Areez Katki Does Dense Knits

Self-taught and straight-talking, New Zealand's latest revelation is knitting the Antipodes into a frenzy.

Fashion Incoming
Photo by Lydia Cowpertwait
Visions of telluric electricity and dense woodlots are evoked by Persian-New Zealander Areez Katki’s reconfigured knitwear and it’s clear that the nineteen year old designer hasn’t even shown us all he has got. Katki’s one-off, handmade garments have been capturing his nation’s imagination since his acclaimed and accidental arrival at this year’s Air New Zealand Fashion Week and though label expansion seems at hand, he maintains that handmade is personal and that personal is beautiful. Dazed Digital speaks with New Zealand’s latest revelation about his corporeal aesthetic and what the future brings.

Dazed Digital: For the last year your work has been rapidly gaining momentum and you’ve been described by the New York Times as having stolen the show at Air New Zealand Fashion Week – at which you weren’t even formally showing.

Areez Katki: Well, it actually hasn't even been a year yet! It has been wonderful; it was meant to be my year of direction – towards fashion journalism, actually – but I find myself at the other side of the spectrum!

DD: When and why did you first start designing?

Areez Katki: I started designing at seven or eight years old but it didn't always involve knitting; crochet, hand-weaving and other sorts of handmade methods have always appealed to me. They allow a surface to tell a story like a palimpsest of readable texture with the creator as its author.



DD: What are the aesthetic touchstones to which you often find yourself returning?

Areez Katki: Being involved with making everything is in itself an aesthetic experience. It fuels me to the point where I can't stop making things! I like to push the boundaries of how intricate or how dramatic I can make a garment. Not only for me, but for the customer; no one should pay that much for something made in a factory or out of frustration.

DD: Are your collections structured thematically? Or by materials? I know you’ve mentioned that you’re currently working with mohair to which you're incredibly allergic.

Areez Katki: Hah! Yes, I am allergic to mohair but I take antihistamines and they help me cope. It’s funny because I always try to incorporate some into my collections, but I tend to fear for the comfort of its wearer. A thematic structure isn’t really something I think about; or maybe I do, but I'd rather develop further and experiment with shapes, techniques and colours than be held back by separate themes for each collection. I have the recurring habit of using certain ideas as inspiration like anthropomorphic features and paganism. I'm also interested in developing my label in the way a body and soul would develop over the duration of a lifetime. This could be a way of looking at the anthropomorphic faces on the dresses from my first collection: as a gesture towards the pre-natal state.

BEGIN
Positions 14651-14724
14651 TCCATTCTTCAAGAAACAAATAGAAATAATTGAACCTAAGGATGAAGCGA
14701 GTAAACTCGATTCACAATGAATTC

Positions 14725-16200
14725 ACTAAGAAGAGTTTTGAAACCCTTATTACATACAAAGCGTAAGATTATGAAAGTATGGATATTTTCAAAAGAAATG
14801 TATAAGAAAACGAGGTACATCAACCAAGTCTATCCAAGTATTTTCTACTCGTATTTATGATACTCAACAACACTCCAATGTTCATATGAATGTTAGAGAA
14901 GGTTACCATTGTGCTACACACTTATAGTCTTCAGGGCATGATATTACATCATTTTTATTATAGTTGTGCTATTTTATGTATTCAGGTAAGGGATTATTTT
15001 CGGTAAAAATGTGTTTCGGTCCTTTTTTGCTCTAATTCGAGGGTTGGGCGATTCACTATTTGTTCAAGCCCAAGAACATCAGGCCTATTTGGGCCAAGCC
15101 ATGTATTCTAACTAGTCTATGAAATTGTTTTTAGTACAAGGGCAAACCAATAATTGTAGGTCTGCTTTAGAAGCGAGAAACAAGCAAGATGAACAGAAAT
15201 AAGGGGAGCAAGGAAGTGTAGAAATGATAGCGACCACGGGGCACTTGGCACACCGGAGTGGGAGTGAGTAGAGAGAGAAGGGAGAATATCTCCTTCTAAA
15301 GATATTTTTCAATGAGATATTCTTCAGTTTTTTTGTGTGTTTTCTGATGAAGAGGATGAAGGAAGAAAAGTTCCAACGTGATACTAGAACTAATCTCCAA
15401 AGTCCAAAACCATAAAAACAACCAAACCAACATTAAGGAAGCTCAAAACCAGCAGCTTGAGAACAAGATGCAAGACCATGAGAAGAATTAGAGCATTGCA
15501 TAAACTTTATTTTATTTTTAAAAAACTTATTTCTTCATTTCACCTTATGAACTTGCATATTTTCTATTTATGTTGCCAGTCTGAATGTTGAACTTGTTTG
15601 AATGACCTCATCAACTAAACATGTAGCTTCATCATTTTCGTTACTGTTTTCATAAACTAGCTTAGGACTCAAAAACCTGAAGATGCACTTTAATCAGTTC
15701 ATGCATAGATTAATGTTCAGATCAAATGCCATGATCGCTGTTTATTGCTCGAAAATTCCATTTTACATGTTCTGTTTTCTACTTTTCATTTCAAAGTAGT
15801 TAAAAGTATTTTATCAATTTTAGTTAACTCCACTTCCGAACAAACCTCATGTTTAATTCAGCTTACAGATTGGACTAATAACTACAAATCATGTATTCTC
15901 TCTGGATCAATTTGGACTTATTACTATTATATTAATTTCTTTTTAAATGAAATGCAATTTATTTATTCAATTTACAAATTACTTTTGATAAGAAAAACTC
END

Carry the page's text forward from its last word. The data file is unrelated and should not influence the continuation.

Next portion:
DD: Do you already see that Handmade III is going to embody the next chapter of this creatural story?

Areez Katki: It’s more fluid than separate chapters as I try to co-ordinate my creative impulses with everyday life. Handmade III, from what exists of it, looks like it will be much different because of the drapery. I've put in little hints at growth here and there, one of which is vertical drapery, as opposed to my previously horizontal patterns. This falls and skims against the body quite interestingly, giving more definition to the body underneath.



DD: You value the handmade aspect of your work very highly and this, paired with the singularity of your pieces, means that your work is essentially demi-couture. Do you see this as putting you in a difficult position between expanding production and maintaining the integrity of the garments?

Areez Katki: I do and I still don't know how I feel about it. I love the way it is now where every garment produced is the only one of its kind. Shapes and silhouettes are obviously maintained, but what each piece is made of is unique: different colours, different linear forms and with each piece a slightly different tension and therefore shape. To be able to pick up something and know that it is the only one of its kind – that creates a lovely experience for a buyer.



DD: As your work is very labour intensive and as it can take a considerable amount of time to create one piece, do you find yourself wanting to experiment with every garment?

Areez Katki: I experiment with them all initially as samples are made and ideas are still quite fresh. Handmade I was initially a pastiche of colour, forms and connotations and then I re-evaluated the collection. The labour intensity is constraining, but I can’t imagine Saturday nights being any better without it!

DD: With such devotion to knitwear, do you see yourself working as passionately with other materials?

Areez Katki: I would love to explore textile design further. I think it would be lovely to make my own yarns and fabric, and then somehow combine the two. I've experimented with different methods of felting, dyeing and creating my own yarns and some of that will be featured in Handmade III, but I'd definitely like to take that further.



DD: What is your vision for the future?

Areez Katki: If this year has taught me anything, it would be that the future is so very unpredictable! My vision, were it an ideal one, would be to develop the life and anatomy of my ideas, and then perhaps someday to exhibit or document them.
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